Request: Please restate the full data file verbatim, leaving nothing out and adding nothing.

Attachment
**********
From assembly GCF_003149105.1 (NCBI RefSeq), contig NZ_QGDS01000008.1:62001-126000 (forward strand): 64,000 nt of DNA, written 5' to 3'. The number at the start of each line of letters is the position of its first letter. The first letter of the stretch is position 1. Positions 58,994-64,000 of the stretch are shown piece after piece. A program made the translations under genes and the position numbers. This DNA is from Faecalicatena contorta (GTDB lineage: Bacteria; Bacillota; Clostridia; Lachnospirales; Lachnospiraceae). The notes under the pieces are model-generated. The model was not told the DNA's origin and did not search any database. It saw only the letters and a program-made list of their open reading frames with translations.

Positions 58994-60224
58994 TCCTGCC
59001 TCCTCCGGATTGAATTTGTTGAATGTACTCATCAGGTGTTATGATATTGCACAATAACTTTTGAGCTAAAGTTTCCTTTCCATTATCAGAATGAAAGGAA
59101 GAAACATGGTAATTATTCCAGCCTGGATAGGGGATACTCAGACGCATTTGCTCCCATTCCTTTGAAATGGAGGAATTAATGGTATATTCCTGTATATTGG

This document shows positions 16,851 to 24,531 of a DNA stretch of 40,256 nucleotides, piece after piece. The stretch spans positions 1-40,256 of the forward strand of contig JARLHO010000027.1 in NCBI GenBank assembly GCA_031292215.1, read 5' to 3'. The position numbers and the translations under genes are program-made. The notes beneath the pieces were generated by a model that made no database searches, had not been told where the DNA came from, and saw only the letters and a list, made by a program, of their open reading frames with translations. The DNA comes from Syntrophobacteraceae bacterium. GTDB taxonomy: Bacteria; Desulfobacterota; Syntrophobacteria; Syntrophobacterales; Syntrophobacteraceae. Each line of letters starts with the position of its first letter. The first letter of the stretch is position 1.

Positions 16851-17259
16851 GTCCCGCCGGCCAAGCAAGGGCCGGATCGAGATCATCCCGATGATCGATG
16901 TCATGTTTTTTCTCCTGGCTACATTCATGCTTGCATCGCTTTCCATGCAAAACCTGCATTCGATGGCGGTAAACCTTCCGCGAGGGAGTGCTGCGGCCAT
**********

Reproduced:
From assembly GCF_003149105.1 (NCBI RefSeq), contig NZ_QGDS01000008.1:62001-126000 (forward strand): 64,000 nt of DNA, written 5' to 3'. The number at the start of each line of letters is the position of its first letter. The first letter of the stretch is position 1. Positions 58,994-64,000 of the stretch are shown piece after piece. A program made the translations under genes and the position numbers. This DNA is from Faecalicatena contorta (GTDB lineage: Bacteria; Bacillota; Clostridia; Lachnospirales; Lachnospiraceae). The notes under the pieces are model-generated. The model was not told the DNA's origin and did not search any database. It saw only the letters and a program-made list of their open reading frames with translations.

Positions 58994-60224
58994 TCCTGCC
59001 TCCTCCGGATTGAATTTGTTGAATGTACTCATCAGGTGTTATGATATTGCACAATAACTTTTGAGCTAAAGTTTCCTTTCCATTATCAGAATGAAAGGAA
59101 GAAACATGGTAATTATTCCAGCCTGGATAGGGGATACTCAGACGCATTTGCTCCCATTCCTTTGAAATGGAGGAATTAATGGTATATTCCTGTATATTGG

This document shows positions 16,851 to 24,531 of a DNA stretch of 40,256 nucleotides, piece after piece. The stretch spans positions 1-40,256 of the forward strand of contig JARLHO010000027.1 in NCBI GenBank assembly GCA_031292215.1, read 5' to 3'. The position numbers and the translations under genes are program-made. The notes beneath the pieces were generated by a model that made no database searches, had not been told where the DNA came from, and saw only the letters and a list, made by a program, of their open reading frames with translations. The DNA comes from Syntrophobacteraceae bacterium. GTDB taxonomy: Bacteria; Desulfobacterota; Syntrophobacteria; Syntrophobacterales; Syntrophobacteraceae. Each line of letters starts with the position of its first letter. The first letter of the stretch is position 1.

Positions 16851-17259
16851 GTCCCGCCGGCCAAGCAAGGGCCGGATCGAGATCATCCCGATGATCGATG
16901 TCATGTTTTTTCTCCTGGCTACATTCATGCTTGCATCGCTTTCCATGCAAAACCTGCATTCGATGGCGGTAAACCTTCCGCGAGGGAGTGCTGCGGCCAT